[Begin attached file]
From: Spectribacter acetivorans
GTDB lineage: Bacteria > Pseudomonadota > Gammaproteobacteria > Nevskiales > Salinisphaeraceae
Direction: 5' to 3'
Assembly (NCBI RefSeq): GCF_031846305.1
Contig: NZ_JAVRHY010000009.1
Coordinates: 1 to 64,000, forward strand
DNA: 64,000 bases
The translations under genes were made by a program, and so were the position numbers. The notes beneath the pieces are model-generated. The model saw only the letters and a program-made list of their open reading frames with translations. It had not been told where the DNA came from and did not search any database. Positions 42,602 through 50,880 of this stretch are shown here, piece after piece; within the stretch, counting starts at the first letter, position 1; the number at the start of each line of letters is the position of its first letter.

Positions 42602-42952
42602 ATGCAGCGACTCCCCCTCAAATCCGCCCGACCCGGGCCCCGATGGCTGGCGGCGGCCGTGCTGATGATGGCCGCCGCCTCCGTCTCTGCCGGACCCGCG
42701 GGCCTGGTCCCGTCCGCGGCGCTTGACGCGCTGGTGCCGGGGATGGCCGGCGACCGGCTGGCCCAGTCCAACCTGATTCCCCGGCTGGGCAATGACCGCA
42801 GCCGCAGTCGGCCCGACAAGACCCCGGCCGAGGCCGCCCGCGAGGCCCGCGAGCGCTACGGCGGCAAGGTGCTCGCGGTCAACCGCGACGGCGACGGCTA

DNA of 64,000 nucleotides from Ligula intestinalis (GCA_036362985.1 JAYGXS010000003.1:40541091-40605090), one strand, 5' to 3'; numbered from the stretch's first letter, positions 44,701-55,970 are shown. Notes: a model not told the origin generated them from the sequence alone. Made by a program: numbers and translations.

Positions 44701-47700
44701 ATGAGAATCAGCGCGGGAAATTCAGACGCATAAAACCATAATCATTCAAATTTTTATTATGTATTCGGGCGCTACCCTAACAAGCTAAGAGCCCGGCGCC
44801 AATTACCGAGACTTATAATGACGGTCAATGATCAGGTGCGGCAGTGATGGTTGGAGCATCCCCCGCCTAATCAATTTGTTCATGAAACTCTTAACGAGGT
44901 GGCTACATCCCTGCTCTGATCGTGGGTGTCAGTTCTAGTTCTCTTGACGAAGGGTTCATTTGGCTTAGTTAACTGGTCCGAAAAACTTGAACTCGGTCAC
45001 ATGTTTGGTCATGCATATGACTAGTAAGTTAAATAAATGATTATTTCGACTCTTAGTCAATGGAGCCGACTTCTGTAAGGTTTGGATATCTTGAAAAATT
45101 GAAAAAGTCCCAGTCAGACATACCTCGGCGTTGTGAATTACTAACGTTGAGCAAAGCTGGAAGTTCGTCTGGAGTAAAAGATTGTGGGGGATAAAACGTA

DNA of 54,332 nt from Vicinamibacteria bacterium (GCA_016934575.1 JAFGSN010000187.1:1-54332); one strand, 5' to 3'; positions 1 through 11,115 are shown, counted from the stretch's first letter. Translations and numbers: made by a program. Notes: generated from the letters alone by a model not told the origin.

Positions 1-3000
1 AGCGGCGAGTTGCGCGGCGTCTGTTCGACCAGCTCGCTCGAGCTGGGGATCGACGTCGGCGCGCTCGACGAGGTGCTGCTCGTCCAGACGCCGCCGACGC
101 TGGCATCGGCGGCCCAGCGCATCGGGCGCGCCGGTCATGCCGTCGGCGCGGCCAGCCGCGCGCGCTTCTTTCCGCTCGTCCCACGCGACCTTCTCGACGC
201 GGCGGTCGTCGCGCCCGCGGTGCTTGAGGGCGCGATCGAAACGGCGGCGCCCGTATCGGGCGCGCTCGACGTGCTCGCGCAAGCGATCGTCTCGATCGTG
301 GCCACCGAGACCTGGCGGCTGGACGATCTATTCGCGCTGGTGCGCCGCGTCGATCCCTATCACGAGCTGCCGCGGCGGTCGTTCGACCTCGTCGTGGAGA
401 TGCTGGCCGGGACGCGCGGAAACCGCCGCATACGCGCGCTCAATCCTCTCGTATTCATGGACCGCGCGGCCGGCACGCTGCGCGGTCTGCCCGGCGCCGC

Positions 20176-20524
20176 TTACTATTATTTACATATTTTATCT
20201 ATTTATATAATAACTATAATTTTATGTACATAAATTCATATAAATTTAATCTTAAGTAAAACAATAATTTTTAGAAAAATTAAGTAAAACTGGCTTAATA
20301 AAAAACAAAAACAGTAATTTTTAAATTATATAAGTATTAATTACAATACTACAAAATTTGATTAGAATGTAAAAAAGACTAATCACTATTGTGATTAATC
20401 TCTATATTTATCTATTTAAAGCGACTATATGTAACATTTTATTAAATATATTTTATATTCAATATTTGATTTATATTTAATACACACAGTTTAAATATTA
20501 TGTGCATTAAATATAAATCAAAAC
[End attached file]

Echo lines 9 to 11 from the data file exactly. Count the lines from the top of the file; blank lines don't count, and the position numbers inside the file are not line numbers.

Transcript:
Positions 42602-42952
42602 ATGCAGCGACTCCCCCTCAAATCCGCCCGACCCGGGCCCCGATGGCTGGCGGCGGCCGTGCTGATGATGGCCGCCGCCTCCGTCTCTGCCGGACCCGCG
42701 GGCCTGGTCCCGTCCGCGGCGCTTGACGCGCTGGTGCCGGGGATGGCCGGCGACCGGCTGGCCCAGTCCAACCTGATTCCCCGGCTGGGCAATGACCGCA